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Fish and Seafood


Wine and food have complemented each other for thousands of years. Wine comes into its own at the dinner table thanks to its moderate alcohol, refreshing acidity, and sheer range of flavours. It is worth knowing some successful pairings of food and wine that have stood the test of time.

With Fish & Seafood
The dominant flavor in seafood dishes will often be the sauce. Creamy dishes demand a full-bodied white, whereas tomato-based ones require a medium-bodied red. Also consider the intensity of the cooking method, and the quality of the ingredients.

Bouillabaisse
Inexpensive whites, reds, and rosés.

Chowder (creamy)
Basic Chardonnay.

Chowder (tomato-based)
Medium-bodied reds.

Cod (battered)
Crisp, dry whites, such as Sauvignon Blanc or Chenin Blanc.

Cod and haddock (fresh)
Unoaked Chardonnay.

Crab
Sauvignon Blanc or a dry Riesling.

Lobster
Good-quality Chardonnay.

Mackerel and sardines (fresh)
Sauvignon Blanc or light rosé.

Mackerel (smoked)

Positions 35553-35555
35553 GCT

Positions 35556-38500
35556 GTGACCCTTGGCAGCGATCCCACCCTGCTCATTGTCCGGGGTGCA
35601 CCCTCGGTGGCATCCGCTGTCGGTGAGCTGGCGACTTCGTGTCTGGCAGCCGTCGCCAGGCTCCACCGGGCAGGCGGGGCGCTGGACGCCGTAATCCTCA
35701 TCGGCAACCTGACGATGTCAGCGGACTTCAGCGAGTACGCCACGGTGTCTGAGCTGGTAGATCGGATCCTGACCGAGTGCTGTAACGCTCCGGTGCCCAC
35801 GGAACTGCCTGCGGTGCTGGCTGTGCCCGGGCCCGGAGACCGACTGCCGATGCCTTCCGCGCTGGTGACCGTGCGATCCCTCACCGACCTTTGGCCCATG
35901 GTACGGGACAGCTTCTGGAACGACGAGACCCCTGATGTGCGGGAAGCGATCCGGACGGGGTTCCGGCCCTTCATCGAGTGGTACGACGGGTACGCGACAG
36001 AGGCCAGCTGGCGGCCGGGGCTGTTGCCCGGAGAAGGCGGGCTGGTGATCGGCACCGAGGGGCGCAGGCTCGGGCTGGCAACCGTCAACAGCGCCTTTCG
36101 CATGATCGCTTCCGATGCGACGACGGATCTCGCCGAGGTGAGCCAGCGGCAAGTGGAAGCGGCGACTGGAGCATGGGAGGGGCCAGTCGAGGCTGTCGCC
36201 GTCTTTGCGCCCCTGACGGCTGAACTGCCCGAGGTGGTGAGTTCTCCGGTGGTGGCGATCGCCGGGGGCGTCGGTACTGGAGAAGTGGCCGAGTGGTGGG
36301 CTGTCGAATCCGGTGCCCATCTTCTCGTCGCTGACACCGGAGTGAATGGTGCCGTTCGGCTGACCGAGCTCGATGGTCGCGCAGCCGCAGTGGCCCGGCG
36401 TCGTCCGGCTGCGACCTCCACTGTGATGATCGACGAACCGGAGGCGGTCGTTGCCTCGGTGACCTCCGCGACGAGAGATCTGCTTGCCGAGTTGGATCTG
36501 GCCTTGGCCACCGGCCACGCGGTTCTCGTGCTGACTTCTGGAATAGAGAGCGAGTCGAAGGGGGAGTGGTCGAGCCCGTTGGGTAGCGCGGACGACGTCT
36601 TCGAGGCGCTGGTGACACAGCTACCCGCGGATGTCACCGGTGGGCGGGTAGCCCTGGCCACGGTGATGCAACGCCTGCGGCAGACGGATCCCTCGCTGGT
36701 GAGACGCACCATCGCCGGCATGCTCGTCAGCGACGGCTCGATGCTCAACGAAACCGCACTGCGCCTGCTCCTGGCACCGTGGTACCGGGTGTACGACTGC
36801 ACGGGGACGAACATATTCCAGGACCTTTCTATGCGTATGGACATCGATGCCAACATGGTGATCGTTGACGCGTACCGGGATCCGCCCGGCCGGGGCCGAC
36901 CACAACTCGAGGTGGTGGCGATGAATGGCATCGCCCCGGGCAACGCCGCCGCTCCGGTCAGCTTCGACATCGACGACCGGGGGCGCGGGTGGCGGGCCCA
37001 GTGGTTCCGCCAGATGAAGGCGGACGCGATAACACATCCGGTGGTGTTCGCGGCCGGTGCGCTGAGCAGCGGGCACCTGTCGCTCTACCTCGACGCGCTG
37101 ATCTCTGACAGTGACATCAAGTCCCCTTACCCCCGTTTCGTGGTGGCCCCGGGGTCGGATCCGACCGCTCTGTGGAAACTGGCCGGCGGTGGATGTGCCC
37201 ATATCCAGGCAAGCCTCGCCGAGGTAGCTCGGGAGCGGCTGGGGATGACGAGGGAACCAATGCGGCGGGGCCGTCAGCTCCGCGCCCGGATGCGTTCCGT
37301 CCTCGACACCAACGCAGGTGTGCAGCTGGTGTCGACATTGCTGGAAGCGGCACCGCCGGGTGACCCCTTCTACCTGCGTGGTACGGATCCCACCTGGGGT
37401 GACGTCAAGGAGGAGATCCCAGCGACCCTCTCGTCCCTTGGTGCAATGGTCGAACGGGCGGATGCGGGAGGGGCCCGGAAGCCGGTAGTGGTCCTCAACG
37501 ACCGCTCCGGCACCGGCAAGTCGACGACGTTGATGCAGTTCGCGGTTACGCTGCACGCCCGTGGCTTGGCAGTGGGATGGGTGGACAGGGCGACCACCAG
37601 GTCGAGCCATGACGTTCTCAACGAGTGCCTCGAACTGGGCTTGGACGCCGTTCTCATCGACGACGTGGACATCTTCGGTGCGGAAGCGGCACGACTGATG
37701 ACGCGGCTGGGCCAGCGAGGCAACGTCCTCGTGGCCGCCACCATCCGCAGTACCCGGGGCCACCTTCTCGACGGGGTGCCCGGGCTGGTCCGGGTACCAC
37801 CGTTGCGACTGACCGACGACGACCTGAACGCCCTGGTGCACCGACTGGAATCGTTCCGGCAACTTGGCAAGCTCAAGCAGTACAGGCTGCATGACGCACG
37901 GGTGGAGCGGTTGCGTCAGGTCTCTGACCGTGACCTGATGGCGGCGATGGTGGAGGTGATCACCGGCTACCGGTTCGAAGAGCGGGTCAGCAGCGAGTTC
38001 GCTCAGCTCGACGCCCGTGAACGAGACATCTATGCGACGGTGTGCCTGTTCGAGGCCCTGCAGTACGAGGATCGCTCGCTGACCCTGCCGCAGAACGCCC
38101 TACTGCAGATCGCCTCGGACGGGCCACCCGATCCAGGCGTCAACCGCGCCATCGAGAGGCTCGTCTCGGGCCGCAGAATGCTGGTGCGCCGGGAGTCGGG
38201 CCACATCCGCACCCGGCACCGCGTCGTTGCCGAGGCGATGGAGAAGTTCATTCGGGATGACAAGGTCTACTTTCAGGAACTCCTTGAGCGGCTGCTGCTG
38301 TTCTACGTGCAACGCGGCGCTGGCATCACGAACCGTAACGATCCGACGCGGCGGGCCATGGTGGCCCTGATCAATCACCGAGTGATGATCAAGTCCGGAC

Pinot Gris or medium Riesling.

Mussels/Oysters
A good Sauvignon Blanc or unoaked Chardonnay, or a crisp, dry Riesling.

Salmon (barbecued)
Lighter cool-climate reds such as a Pinot Noir from Oregon.

Salmon (grilled)
Unoaked Chardonnay, Semillon, or Pinot Blanc. Dry Riesling is also a decent match.

Salmon (poached)
A delicate Chardonnay or good Semillon.

Salmon (smoked)
Sauvignon Blanc or dry Riesling. Champagne-style sparkling wines also work well.

Sea bass (with tomato sauce)
Light or medium-bodied reds.

Trout (fresh)
Pinot Blanc or unoaked Chardonnay.

Trout (smoked)
A good Chardonnay.

Tuna (fresh)
A fuller-bodied, dry white wine such as Semillon or a light to medium red such as a Pinot Noir from Oregon or Sonoma.

Turbot
Top-quality Californian Chardonnay.

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